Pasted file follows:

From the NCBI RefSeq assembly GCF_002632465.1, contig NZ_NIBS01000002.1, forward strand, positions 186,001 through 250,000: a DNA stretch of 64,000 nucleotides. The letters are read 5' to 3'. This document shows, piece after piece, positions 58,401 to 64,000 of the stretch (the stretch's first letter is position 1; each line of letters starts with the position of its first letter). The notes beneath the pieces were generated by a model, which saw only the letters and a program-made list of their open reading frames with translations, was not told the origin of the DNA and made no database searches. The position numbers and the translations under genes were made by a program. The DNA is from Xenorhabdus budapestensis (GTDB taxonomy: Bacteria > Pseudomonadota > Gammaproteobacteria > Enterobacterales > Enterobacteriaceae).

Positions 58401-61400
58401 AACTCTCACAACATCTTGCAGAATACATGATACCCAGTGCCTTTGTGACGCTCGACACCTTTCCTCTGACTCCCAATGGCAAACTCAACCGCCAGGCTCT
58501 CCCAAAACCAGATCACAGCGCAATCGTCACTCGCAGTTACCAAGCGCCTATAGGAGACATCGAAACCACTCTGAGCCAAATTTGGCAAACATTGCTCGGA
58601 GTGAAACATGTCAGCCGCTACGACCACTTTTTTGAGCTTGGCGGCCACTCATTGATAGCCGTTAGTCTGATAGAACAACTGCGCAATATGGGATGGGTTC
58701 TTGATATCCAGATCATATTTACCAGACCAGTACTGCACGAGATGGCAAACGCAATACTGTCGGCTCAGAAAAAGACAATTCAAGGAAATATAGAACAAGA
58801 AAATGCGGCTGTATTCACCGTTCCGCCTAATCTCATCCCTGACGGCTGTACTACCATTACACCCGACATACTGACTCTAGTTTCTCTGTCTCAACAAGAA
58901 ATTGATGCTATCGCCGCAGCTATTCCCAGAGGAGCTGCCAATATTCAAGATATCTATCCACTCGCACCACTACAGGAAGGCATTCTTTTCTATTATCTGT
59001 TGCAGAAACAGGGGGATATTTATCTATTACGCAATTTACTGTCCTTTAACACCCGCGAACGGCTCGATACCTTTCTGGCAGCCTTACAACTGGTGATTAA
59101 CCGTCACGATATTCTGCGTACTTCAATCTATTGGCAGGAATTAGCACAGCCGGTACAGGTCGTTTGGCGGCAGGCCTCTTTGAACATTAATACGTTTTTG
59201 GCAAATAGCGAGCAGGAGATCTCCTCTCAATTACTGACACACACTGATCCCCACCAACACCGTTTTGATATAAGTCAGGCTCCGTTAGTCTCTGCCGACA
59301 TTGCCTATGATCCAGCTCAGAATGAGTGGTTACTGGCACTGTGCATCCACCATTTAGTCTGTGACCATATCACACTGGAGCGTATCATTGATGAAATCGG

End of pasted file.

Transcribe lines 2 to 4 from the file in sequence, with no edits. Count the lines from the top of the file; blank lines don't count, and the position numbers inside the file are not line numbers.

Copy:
Positions 58401-61400
58401 AACTCTCACAACATCTTGCAGAATACATGATACCCAGTGCCTTTGTGACGCTCGACACCTTTCCTCTGACTCCCAATGGCAAACTCAACCGCCAGGCTCT
58501 CCCAAAACCAGATCACAGCGCAATCGTCACTCGCAGTTACCAAGCGCCTATAGGAGACATCGAAACCACTCTGAGCCAAATTTGGCAAACATTGCTCGGA